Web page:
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TechAmerica Mergers May Not Be Over

Six months after the American Electronics Association and the Information Technology Association of America merged to become TechAmerica, consolidation among technology associations may not be over.

TechAmerica is in talks to merge with the Electronic Components Association, talks that had been going on with the AeA before its merger with the ITAA took place, TechAmerica spokesman Charlie Greenwald said.

President Phil Bond and TechAmerica CEO Chris Hansen declined to give any more details, but a subsequent merger could further shake up the many trade groups that represent small segments of the industry.

The ITAA itself merged with the Government Electronics and Information Technology Association in 2008.

TechAmerica, which officially formed in January, has been undergoing a massive reorganization — weeding out redundancies, overhauling departments and adding to its grass-roots capabilities.

Since January, TechAmerica has decreased its size from 100 to about 85. The cuts include one federal policy employee, an international employee, six regional office employees and three positions in which employees at the two merged associations overlapped, according to Bond.

Most recently, Cindy Jimenez left to become a director of government relations at United Technologies. Roxanne Gould, who led the AeA’s state lobbying operation, exited in May, and the group is actively looking to replace her, Bond said.

John Palafoutas, the longtime AeA head of government relations, has been transferred to a part-time employee status. Palafoutas was running TechAmerica’s commercial group following the merger, but David Thomas, a new hire, has taken over those responsibilities in Santa Clara, Calif.

Palafoutas, a Republican, remains at the association as a senior adviser, Bond said.

Rob Mulligan, who headed the AeA’s international division, has been moved into a part-time status.

TechAmerica executives declined to rule out further cuts.

But Bond said that with the addition of the group’s first ever grass-roots network and its procurement work and federal lobbying, he hopes TechAmerica will be adding staff.

TechAmerica has also been looking to shrink its office space. Currently, the trade group has two offices, the ITAA’s in Arlington, Va., and the AeA’s in downtown Washington.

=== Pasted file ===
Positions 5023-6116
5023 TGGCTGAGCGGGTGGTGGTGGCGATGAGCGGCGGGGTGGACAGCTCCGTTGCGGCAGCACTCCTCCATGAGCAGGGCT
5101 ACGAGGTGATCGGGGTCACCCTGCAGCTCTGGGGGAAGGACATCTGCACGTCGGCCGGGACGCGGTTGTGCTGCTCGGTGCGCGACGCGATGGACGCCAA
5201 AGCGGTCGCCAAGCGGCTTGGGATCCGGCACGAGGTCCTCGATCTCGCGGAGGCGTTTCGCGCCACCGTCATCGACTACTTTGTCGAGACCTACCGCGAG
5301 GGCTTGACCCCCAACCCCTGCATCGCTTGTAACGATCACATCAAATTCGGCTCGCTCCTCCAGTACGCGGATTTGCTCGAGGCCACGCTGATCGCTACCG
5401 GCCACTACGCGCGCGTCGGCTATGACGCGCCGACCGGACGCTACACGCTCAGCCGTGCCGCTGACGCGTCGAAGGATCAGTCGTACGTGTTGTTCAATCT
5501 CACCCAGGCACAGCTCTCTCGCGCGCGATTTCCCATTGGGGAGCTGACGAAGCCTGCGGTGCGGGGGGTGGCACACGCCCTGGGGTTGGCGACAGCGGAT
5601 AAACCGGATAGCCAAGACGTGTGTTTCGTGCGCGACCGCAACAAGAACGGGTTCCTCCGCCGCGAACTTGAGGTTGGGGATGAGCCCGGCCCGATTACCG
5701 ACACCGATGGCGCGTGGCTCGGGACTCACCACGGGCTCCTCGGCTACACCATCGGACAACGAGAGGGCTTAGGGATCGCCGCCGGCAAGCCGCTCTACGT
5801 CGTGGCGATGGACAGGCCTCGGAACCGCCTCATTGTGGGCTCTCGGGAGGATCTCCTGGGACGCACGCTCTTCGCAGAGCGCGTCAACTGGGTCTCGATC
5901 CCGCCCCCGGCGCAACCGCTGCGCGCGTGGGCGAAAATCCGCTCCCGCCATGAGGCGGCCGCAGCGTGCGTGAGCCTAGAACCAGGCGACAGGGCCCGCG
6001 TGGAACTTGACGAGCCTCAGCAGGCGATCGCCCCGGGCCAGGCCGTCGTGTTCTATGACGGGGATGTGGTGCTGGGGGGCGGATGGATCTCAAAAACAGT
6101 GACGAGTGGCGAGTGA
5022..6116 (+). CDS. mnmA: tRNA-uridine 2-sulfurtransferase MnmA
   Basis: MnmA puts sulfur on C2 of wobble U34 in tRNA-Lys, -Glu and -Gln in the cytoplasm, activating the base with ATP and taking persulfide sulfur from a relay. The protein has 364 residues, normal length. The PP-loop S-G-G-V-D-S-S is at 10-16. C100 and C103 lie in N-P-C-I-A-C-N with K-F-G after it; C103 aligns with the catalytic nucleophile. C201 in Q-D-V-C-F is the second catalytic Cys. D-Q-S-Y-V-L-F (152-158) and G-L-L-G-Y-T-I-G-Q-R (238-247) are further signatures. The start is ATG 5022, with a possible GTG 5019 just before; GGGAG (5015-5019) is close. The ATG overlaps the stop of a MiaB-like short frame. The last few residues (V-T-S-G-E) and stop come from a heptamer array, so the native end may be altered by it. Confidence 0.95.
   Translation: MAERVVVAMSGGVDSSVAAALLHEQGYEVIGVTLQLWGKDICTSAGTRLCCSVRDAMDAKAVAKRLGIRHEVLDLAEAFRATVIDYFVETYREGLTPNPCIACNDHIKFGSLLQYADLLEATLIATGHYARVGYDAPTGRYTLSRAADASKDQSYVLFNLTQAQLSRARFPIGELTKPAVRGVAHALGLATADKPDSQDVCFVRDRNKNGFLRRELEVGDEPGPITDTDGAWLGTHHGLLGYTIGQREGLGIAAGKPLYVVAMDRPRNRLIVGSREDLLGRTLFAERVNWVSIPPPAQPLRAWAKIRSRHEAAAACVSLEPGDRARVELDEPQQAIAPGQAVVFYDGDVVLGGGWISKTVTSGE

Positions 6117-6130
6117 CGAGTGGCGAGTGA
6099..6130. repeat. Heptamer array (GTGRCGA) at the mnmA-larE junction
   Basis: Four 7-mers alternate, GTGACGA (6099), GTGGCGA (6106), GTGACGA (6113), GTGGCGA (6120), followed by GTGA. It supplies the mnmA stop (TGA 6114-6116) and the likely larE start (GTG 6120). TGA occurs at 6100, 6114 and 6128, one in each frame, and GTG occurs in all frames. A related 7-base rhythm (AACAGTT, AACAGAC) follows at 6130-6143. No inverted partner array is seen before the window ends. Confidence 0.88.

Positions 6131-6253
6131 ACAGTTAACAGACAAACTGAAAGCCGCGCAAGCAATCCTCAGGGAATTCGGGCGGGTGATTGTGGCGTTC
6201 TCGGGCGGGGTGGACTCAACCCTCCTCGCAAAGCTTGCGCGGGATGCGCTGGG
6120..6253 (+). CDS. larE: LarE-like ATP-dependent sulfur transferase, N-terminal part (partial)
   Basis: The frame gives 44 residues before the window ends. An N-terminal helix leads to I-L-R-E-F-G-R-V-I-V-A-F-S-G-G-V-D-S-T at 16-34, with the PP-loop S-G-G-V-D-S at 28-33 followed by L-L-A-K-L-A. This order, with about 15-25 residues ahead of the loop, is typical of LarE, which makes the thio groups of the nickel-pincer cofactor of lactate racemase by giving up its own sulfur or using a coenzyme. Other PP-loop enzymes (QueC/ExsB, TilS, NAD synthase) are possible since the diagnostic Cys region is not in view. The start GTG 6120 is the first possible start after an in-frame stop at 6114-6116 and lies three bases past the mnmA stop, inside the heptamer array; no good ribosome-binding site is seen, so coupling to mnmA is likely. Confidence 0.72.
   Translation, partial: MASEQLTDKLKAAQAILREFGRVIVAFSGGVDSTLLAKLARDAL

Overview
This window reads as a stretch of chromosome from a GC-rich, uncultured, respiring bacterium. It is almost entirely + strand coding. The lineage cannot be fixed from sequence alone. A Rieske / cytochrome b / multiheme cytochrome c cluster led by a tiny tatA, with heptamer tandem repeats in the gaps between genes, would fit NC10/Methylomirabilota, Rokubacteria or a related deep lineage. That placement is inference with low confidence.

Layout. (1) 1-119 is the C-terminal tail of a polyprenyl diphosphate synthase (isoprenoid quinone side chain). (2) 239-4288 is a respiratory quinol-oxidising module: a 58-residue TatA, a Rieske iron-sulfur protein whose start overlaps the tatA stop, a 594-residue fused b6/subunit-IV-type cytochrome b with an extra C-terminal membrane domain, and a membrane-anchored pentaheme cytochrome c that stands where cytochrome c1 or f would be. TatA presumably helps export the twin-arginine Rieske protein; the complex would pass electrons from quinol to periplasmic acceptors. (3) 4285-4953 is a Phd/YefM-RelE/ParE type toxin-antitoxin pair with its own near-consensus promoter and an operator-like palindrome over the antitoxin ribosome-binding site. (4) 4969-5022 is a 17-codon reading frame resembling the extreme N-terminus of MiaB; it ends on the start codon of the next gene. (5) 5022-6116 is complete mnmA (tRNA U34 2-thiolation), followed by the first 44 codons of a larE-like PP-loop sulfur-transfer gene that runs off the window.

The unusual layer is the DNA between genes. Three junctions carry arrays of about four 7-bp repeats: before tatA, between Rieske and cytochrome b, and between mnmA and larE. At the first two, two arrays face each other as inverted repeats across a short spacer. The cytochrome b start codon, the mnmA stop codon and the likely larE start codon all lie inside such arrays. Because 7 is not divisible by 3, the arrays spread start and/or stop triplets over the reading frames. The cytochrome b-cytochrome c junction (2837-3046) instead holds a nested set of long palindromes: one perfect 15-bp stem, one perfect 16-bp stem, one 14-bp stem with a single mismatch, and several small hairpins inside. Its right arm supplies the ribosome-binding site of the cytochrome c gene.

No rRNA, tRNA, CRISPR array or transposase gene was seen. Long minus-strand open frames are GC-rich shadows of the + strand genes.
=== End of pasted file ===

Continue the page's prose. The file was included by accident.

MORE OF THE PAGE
“We would like to consolidate them, but we have leases to deal with,— Hansen said.

The Space Enterprise Council has been co-locating with TechAmerica in its D.C. office since June.

Through that agreement, the council, which is a leading authority on the domestic space industry, has also affiliated with TechAmerica.

One key area of expansion for the association has been in the grass-roots arena. The trade group signed an exclusive agreement at the end of June with the Technology Councils of North America to coordinate the membership, programs and services produced by TechAmerica’s network of 16 regional councils and TECNA’s 40 independent regional trade groups.

“The industry has never had a real grass-roots operation, and we wanted to put that together,— Bond said.

As part of the restructuring, the roles of Bond and Hansen have also changed.

Hansen will now focus on running the association’s international operations. Additionally, he’ll be responsible for revenue sources and also lead the group’s effort to complete mergers with groups at the grass-roots level.

Hansen says the new focus is a natural fit, given his background leading Boeing’s international division.

Bond will focus on running the day-to-day operations, public policy and communications for the trade group.

Rumors have been swirling on K Street about Hansen’s expected departure from the group by the end of 2009, according to several tech lobbyists.

But Bond and Hansen say there are no plans for him to leave. “Chris has a two-year agreement under— the merger, Bond said.

The merger has not been without growing pains, and member company lobbyists say they are still waiting to see the fruits of the combined organization on the federal lobbying front.

“Member companies are less than enthused about where [TechAmerica] is in its effectiveness,— said one lobbyist.

The ITAA, which was well-known for its deep bench in federal technology procurement, and the AeA, which was focused on state-based government relations, have been reorganizing the association’s international and federal operations.

Josh Lamel, former head of the ITAA’s lobbying operation, stepped in to run the merged group’s lobbying team.

The association has combined its policy operation for commercial business and government affairs.

Lamel sent an e-mail July 10 to member companies’ top lobbyists asking them to join him Friday for lunch in TechAmerica’s Washington, D.C., office to discuss which policy committees are needed and how the association would be communicating with companies about its federal activities going forward.

“The purpose of this meeting is to organize and get moving on a regular set of meetings and communications to Member companies and to improve communications to and from the policy and lobbying professionals at the companies that make up TechAmerica,— Lamel wrote. “This will help me get to know all of you and what you care about most.—

Bond said most of the companies already know Lamel from his time on the Hill as Rep. Kendrick Meek’s (D-Fla.) chief of staff and that this is part of the federal reorganization effort.

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